LO 10.3Prepare journal entries to record the following transactions, assuming perpetual inventory updating and first-in, first-out (FIFO) cost allocation. Assume no beginning inventory.

    Purchased 165 units at $21 each. Sold 120 units for $36 each. Purchased 225 units at $27 each. Sold 180 units for $39 each. Purchased 210 units at $33 each.
    PA9.

    LO 10.3Calculate a) cost of goods sold, b) ending inventory, and c) gross margin for A76 Company, considering the following transactions under three different cost allocation methods and using perpetual inventory updating. Provide calculations for first-in, first-out (FIFO).

    Beginning Inventory is 240 units at cost of $100 each, sold 160 units for $140 each, purchased 520 units at $103 each, sold 400 units for $142 each, purchased 400 units at $110 each, sold 370 units for $144 each, Ending Inventory is 230 units.
    PA10.

    LO 10.3Calculate a) cost of goods sold, b) ending inventory, and c) gross margin for A76 Company, considering the following transactions under three different cost allocation methods and using perpetual inventory updating. Provide calculations for last-in, first-out (LIFO).

    Beginning Inventory is 240 units at cost of $100 each, sold 160 units for $140 each, purchased 520 units at $103 each, sold 400 units for $142 each, purchased 400 units at $110 each, sold 370 units for $144 each, Ending Inventory is 230 units.
    PA11.

    LO 10.3Calculate a) cost of goods sold, b) ending inventory, and c) gross margin for A76 Company, considering the following transactions under three different cost allocation methods and using perpetual inventory updating. Provide calculations for weighted average (AVG).

    Beginning Inventory is 240 units at cost of $100 each, sold 160 units for $140 each, purchased 520 units at $103 each, sold 400 units for $142 each, purchased 400 units at $110 each, sold 370 units for $144 each, Ending Inventory is 230 units.
    PA12.

    LO 10.3Compare the calculations for gross margin for A76 Company, based on the results of the perpetual inventory calculations using FIFO, LIFO, and AVG.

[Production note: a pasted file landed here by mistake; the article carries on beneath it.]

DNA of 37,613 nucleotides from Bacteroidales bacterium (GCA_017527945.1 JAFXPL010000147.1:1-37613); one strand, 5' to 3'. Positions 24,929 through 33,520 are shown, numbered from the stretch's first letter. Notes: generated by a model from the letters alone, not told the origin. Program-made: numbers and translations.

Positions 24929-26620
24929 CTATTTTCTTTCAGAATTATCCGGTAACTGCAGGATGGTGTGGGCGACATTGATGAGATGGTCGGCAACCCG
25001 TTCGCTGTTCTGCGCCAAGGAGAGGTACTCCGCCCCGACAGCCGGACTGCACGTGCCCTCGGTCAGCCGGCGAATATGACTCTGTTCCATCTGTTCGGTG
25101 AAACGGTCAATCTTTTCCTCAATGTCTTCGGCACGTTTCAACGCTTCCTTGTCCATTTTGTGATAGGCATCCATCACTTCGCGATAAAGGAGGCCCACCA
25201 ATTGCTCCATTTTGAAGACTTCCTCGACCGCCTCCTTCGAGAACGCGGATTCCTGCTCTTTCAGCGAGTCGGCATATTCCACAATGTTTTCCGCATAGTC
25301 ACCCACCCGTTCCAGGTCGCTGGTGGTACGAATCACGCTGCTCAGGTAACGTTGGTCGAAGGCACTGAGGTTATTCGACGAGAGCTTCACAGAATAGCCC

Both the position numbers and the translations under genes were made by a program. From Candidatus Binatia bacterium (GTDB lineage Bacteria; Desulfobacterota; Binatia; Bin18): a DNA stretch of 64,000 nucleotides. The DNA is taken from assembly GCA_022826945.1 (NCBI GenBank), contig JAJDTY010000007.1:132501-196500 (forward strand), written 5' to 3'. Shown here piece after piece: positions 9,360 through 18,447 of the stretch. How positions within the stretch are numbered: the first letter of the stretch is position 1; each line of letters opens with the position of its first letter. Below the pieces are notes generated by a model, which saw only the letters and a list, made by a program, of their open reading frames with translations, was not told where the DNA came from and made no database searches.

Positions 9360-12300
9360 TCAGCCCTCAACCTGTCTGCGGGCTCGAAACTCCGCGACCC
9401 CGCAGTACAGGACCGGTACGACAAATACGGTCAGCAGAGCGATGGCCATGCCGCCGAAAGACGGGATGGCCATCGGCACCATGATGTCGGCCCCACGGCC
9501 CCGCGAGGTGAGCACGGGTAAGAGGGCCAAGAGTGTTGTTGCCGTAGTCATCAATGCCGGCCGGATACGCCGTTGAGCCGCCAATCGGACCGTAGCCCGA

PA13.

    LO 10.4Company Elmira reported the following cost of goods sold but later realized that an error had been made in ending inventory for year 2021. The correct inventory amount for 2021 was 32,000. Once the error is corrected, (a) how much is the restated cost of goods sold for 2021? and (b) how much is the restated cost of goods sold for 2022?

    Beginning Inventory plus purchases equals Goods Available for Sale minus Ending Inventory equals Cost of Goods Sold for 2021 and 2022, respectively: 31,000 plus 185,000 equals 216,000 minus 27,000 equals 189,000; 27,000 plus 188,000 equals 215,000 minus 31,000 equals 185,000.
    PA14.

    LO 10.4Assuming a company’s year-end inventory were overstated by $5,000, indicate the effect (overstated/understated/no effect) of the error on the following balance sheet and income statement accounts.

    1. Income Statement: Cost of Goods Sold
    2. Income Statement: Net Income
    3. Balance Sheet: Assets
    4. Balance Sheet: Liabilities
    5. Balance Sheet: Equity
    PA15.

    LO 10.5Use the following information relating to Shana Company to calculate the inventory turnover ratio and the number of days’ sales in inventory ratio.

    Table showing Sales, Cost of Goods Sold, and Average Inventory respectively for: 2021: $22,000, $16,500, $2,400; 2022: $28,000, $21,000, $3,000; 2023: $33,000, $24,750, $3,500; 2024: $35,000, $26,250, $4,000.
    PA16.

    LO 10.5Use the following information relating to Clover Company to calculate the inventory turnover ratio, gross margin, and the number of days’ sales in inventory ratio, for years 2022 and 2023.

    Table showing Sales, Cost of Goods Sold, and Average Inventory respectively for: 2021: $250,000, $187,500, $24,000; 2022: $295,000, $221,250, $30,000; 2023: $323,000, $242,250, $35,000.

    Problem Set B

    PB1.

    LO 10.1When prices are falling (deflation), which costing method would produce the highest gross margin for the following? Choose first-in, first-out (FIFO); last-in, first-out (LIFO); or weighted average, assuming that B62 Company had the following transactions for the month.